On Sept. 10, 2001, the United States had been preparing for years for nuclear, biological, or chemical weapon terrorism. Billions of dollars had been spent around the country to meet those challenges in one way or another. And, then, what weapons actually were used to bring down the World Trade Center and blast into the Pentagon? Box cutters.
At the time, we knew that the terrorists of al Qaeda had evil intent against the United States, and already they had done many evil things to Americans. Years before they had declared war on “crusaders and Jews.” The CIA had even sent a memo to President George W. Bush about the general threat these terrorists presented inside the United States. But as of Sept. 10, our intelligence agencies knew of no specific menace to the homeland. That didn’t mean there wasn’t one. Just that we didn’t know.
On Sept. 10, 2014, I listened to the head of Homeland Security tell his elite listeners at the Council on Foreign Relations: “At present, we have no credible information that ISIL is planning to attack the homeland of the United States.” Right. That sounded familiar.
His remarks were echoed again a few hours later by President Barack Obama: “While we have not yet detected specific plotting against our homeland, ISIL leaders have threatened America and our allies.” No kidding. And to drive that point home to all of us, they decapitated two American journalists.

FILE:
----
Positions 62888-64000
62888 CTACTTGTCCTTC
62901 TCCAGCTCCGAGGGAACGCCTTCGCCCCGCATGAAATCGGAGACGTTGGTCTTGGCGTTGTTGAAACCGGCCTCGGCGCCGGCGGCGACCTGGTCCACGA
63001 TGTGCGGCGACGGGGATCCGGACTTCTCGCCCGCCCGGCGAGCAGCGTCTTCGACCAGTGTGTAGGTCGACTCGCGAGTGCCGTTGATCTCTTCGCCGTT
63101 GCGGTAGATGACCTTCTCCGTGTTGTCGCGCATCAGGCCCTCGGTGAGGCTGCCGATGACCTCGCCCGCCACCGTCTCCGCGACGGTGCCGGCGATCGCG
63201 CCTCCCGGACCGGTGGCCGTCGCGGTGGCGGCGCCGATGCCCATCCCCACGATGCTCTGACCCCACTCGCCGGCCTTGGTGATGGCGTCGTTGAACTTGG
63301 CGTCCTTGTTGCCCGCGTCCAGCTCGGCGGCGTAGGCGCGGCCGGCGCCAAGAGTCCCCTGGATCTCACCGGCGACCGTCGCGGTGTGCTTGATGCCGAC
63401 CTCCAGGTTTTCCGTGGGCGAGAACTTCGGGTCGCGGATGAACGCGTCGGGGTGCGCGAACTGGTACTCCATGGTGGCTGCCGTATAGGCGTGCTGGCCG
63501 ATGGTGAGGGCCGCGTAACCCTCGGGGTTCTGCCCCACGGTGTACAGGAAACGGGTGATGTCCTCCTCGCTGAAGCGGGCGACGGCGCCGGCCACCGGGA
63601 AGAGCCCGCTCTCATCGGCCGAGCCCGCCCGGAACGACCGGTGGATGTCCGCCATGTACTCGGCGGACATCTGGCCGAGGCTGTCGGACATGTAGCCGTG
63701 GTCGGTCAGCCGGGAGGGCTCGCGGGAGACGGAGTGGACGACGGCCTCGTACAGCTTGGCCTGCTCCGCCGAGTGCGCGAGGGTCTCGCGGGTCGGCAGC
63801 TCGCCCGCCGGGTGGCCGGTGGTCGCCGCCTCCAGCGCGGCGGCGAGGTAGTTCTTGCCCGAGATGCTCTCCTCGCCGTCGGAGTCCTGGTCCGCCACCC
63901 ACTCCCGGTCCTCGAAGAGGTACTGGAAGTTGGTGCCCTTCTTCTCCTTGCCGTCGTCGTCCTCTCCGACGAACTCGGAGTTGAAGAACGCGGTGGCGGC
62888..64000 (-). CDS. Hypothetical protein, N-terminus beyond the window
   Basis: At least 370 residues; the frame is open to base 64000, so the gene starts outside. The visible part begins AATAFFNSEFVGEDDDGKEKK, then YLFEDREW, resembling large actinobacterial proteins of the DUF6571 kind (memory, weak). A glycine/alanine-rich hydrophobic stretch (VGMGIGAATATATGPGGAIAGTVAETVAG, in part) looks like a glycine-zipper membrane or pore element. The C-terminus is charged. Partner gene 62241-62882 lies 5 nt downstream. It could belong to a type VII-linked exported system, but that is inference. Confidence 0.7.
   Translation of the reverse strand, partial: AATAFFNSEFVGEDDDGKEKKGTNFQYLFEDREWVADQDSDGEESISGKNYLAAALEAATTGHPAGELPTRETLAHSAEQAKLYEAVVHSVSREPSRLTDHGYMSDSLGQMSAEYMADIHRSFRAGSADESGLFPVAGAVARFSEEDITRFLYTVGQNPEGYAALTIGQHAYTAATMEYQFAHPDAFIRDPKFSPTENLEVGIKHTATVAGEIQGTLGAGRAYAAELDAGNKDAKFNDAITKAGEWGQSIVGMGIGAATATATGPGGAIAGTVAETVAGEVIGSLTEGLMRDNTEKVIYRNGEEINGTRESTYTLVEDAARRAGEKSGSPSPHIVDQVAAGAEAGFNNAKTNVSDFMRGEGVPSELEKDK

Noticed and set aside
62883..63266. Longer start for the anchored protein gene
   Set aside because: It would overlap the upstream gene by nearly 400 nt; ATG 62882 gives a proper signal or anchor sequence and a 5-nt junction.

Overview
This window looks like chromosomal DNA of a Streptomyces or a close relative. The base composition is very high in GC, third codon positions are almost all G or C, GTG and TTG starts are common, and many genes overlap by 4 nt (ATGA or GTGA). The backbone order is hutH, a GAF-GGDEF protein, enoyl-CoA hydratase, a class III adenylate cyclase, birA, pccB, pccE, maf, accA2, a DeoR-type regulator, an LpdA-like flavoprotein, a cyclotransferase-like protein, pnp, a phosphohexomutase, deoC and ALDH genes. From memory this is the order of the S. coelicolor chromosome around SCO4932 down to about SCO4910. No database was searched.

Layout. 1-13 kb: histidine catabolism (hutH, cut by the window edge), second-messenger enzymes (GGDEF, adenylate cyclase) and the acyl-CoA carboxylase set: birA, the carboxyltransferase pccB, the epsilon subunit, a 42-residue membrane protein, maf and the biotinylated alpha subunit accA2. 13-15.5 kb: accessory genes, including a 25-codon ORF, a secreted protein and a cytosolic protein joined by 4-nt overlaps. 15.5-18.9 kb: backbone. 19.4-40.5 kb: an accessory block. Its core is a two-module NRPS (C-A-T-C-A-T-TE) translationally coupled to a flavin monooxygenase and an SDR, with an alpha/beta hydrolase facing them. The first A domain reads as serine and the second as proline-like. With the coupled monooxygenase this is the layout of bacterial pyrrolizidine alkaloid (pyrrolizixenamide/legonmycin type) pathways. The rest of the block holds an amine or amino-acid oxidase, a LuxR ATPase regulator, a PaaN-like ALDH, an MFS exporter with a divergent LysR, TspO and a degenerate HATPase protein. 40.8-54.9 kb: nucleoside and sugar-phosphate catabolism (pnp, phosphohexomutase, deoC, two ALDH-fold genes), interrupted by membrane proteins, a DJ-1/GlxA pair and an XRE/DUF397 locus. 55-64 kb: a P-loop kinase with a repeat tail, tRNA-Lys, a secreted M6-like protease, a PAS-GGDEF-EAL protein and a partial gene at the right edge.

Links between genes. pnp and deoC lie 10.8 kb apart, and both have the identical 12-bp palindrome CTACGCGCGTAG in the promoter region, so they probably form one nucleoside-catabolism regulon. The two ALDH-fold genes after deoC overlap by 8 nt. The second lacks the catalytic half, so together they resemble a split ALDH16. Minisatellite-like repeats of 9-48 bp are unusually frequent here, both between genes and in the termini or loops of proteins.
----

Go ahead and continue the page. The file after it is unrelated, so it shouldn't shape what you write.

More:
Now Obama promises to “degrade and destroy” the self-declared Islamic State (or ISIL, or ISIS). But the United States has been claiming victory in its wars on terrorists for more than a dozen years now, and while old groups have been decimated, new ones have multiplied. After all the billions spent and all the blood spilled, how can that be?
The 9/11 Commission Report concluded that the attacks in 2001 “revealed four kinds of failures: in imagination, policy, capabilities, and management,” and imagination was first on the list for a reason. The Clinton and Bush administrations could not imagine that a devastating surprise attack on American soil could be carried off by an enemy that wasn’t a nation-state and killers who didn’t even carry guns.
Earlier this year, the Obama administration could not imagine that a group mostly defeated in Iraq could relocate to war-torn Syria, regroup, conquer swaths of territory there in a matter of months, then swoop back into Iraq to seize Mosul, the second-largest city in the country. With it came the big American-supplied arsenal there, abandoned when the garrison fled.
In the near-panic since then, the Obama administration, goaded by congressional hysteria, has been slipping deeper and deeper into the mire of a new Middle Eastern war.
Yet almost any expert who has studied the thinking and the operations of ISIS can tell you we continue to fail when it comes to understanding the enemy, and the failure is not only intellectual and emotional, it is systemic.
There is a tendency to think that they think like us, or, more to the point, that these organizations operate in some fashion similar to the vast bureaucracy of military and security forces we deploy against them. They do not.